First of all, I’m sorry for your loss.
I don’t write that in a flippant or metaphorical way. When you lose a job that you spent your entire life working toward, it can feel like a death, and there’s a grieving process that they don’t tell you about when they hand you the folder and wish you best of luck in all of your endeavors.
It doesn’t help that you knew that your number would be up at some point, and that no matter how nimble, or “cross-platform” you were, no matter how talented, no matter how many 60-hour weeks you pulled, it would come to this. And that, if you’ve been at this long enough, you’ve been through seven or eight rounds of layoffs, seeing your colleagues and friends being called into the corner office and then walking out with their boxes.
I know that there are more of you out there today, more than there were last week, and that was already a lot.
But now for the good news: you are not alone and boy, does it get better. Today your fate is no longer tied to a New York board room, and a bunch of men checking their portfolios and desperately trying to dig themselves out of a hole.
Here are a few handy points that I hope will help you today and in the coming weeks:
- It’s not you, it’s them: This is one that plagues many former magazine people and anyone who has been “rightsized,” “downsized,” etc. Let me share with you what I’ve learned 18 months after I walked away from the magazine where I worked for 7 years. Sure, you’re not perfect — no one is. But you know what you contributed to the organization. Most likely, your large media company didn’t evolve quickly enough, made poor business decisions, and talked the talk of new media without making the real changes to keep up with the modern landscape. Yeah they put your brand’s name on pillowcases and microwave meals, but it’s not enough.
It sucks that you are paying for this. But please, please, please try to see it for what it is and try to avoid playing the “If I’d only …” game. That shit plays tricks with your heads and takes up precious time in which you can be building your big, beautiful new life.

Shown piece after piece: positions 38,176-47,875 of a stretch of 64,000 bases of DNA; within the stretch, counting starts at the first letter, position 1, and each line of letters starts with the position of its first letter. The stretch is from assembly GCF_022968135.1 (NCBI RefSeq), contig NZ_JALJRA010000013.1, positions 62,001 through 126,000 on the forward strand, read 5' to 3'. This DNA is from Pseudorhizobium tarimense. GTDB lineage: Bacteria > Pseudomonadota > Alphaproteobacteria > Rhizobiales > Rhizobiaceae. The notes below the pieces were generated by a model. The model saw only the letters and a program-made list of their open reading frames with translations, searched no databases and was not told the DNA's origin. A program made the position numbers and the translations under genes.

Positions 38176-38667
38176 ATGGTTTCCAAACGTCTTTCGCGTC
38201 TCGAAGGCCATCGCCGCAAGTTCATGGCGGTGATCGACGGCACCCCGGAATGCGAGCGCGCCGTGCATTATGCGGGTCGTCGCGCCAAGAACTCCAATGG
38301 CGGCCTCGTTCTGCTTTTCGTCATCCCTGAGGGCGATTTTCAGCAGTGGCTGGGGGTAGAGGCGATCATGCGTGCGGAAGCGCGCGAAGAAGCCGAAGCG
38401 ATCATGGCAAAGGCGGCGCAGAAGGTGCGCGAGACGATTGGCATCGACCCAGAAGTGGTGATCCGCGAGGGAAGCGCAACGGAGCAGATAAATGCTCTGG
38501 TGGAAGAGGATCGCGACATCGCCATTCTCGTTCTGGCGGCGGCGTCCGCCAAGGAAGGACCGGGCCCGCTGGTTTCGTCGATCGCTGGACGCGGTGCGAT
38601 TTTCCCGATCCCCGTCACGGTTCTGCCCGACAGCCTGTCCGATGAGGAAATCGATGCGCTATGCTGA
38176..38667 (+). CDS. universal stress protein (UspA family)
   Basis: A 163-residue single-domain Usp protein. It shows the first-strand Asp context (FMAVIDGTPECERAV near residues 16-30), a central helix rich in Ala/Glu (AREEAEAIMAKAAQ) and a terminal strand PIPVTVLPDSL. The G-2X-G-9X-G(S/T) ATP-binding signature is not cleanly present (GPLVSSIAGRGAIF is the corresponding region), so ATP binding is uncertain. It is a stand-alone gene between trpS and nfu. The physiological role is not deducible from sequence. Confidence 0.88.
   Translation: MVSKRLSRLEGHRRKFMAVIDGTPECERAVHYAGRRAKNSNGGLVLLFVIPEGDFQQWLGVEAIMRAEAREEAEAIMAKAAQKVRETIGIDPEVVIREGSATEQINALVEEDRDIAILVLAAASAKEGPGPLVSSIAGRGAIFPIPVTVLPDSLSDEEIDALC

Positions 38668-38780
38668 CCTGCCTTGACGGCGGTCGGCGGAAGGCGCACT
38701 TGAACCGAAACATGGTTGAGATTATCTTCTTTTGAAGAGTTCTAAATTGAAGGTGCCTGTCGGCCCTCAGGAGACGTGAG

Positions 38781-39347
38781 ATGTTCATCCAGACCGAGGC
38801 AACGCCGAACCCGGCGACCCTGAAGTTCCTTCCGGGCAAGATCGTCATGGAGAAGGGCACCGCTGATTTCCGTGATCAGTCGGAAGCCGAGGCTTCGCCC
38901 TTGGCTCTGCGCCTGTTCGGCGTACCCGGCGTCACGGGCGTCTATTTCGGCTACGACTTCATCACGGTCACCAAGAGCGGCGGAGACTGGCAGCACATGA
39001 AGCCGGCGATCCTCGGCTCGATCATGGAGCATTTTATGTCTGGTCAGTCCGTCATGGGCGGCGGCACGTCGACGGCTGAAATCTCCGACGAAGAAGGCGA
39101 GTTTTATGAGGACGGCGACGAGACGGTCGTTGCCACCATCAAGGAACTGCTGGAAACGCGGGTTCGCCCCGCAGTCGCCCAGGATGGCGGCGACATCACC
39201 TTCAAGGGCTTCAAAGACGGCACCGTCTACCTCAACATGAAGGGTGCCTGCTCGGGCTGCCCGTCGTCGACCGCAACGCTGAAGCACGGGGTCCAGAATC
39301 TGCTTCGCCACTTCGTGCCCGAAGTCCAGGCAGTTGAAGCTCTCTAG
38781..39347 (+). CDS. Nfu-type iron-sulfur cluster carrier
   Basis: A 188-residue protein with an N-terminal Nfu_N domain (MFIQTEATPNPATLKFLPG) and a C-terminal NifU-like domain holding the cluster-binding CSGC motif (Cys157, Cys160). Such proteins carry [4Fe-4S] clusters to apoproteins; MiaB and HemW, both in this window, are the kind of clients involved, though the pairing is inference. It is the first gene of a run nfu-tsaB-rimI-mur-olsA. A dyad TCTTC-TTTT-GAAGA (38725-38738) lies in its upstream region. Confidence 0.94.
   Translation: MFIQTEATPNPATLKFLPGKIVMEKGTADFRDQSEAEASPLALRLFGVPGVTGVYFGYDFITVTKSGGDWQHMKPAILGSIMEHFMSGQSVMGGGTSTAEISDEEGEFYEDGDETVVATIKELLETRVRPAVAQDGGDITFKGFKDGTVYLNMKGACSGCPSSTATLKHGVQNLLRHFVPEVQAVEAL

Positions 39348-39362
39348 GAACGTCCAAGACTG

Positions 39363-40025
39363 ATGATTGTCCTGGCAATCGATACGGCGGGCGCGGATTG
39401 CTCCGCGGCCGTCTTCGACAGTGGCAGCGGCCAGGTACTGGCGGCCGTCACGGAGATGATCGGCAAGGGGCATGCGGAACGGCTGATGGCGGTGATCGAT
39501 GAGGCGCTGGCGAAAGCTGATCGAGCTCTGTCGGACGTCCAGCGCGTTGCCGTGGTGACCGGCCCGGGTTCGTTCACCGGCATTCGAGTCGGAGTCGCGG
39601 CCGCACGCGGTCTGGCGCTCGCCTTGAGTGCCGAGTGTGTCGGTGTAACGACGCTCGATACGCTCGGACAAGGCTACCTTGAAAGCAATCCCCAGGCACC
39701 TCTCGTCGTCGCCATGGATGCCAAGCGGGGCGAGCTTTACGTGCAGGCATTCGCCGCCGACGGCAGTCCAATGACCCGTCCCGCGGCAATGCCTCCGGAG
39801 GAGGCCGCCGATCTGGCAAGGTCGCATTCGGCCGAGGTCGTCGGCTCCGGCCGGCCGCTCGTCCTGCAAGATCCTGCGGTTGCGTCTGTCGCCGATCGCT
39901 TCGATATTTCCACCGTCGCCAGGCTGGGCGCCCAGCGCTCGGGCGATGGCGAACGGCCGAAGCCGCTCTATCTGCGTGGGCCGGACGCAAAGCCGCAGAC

- You have serious skills, player: Yeah I just said that. And other people want them. It’s hard to sift through the emotions and logistics post-magazine gig, so give yourself a little break. And then step back and assess: who needs what you have? And, of equal importance, what kind of life do you want to build next. You’re in the drivers’ seat. (“Yeah, yeah. yeah,” you say. “But what about my mortgage or student loans?” Here’s the deal: if you can manage the insanity of working on either the editorial or the business side of a magazine you will be able to find a way to pay that mortgage as you sort out what’s next.)
- There’s more to learn: Maybe you’ll end up at another magazine. Maybe you’ll use your skills at a startup. Or you’ll open your own firm, or you’ll leave this rat race forever and open a goat farm. (If you open a goat farm please invite me to visit.) You will be amazed by the things that you are going to learn as you build your new life. In the time since I’ve left the magazine I’ve used my magazine and journalism skills at a super savvy and growing creative agency. I’ve also been able to work on my own writing. (And I’ve actually seen my family and been able to workout. But that’s another post.)
What do you want to learn? How do you want to change? Now’s the time.
- See it for what it was: Your magazine gig opened doors. You wrote about, or shot things, or solved problems that were intriguing, challenging, funny, poignant. You did what you always wanted to do. And that’s why it can hurt so much. (That and the no-more-paycheck thing.) Those stories? They’re still yours. All that you learned? Yep, yours too? That line on your resume? You earned that.
If you’re lucky you built a great network, and maybe made some dear friends. Call them. Have coffee with them. A caution: it’s easy to romanticize the good old days, which can lead right to Bitter Lane. Remember that great shoot that you had, but don’t get stuck in the past. Instead, plot to take over the damn world.
Imagine what you can do together, when unencumbered by creativity squashed by Wall Street.
Maybe you’ll use your talents and skills to launch something new using your words and images and business acumen. Maybe you’ll hire each other. Maybe you’ll open that damn goat farm.
Call me if you do that, or if you want to talk from someone on the other side.
I’ll tell you: it takes time. Bet on yourself. It gets better.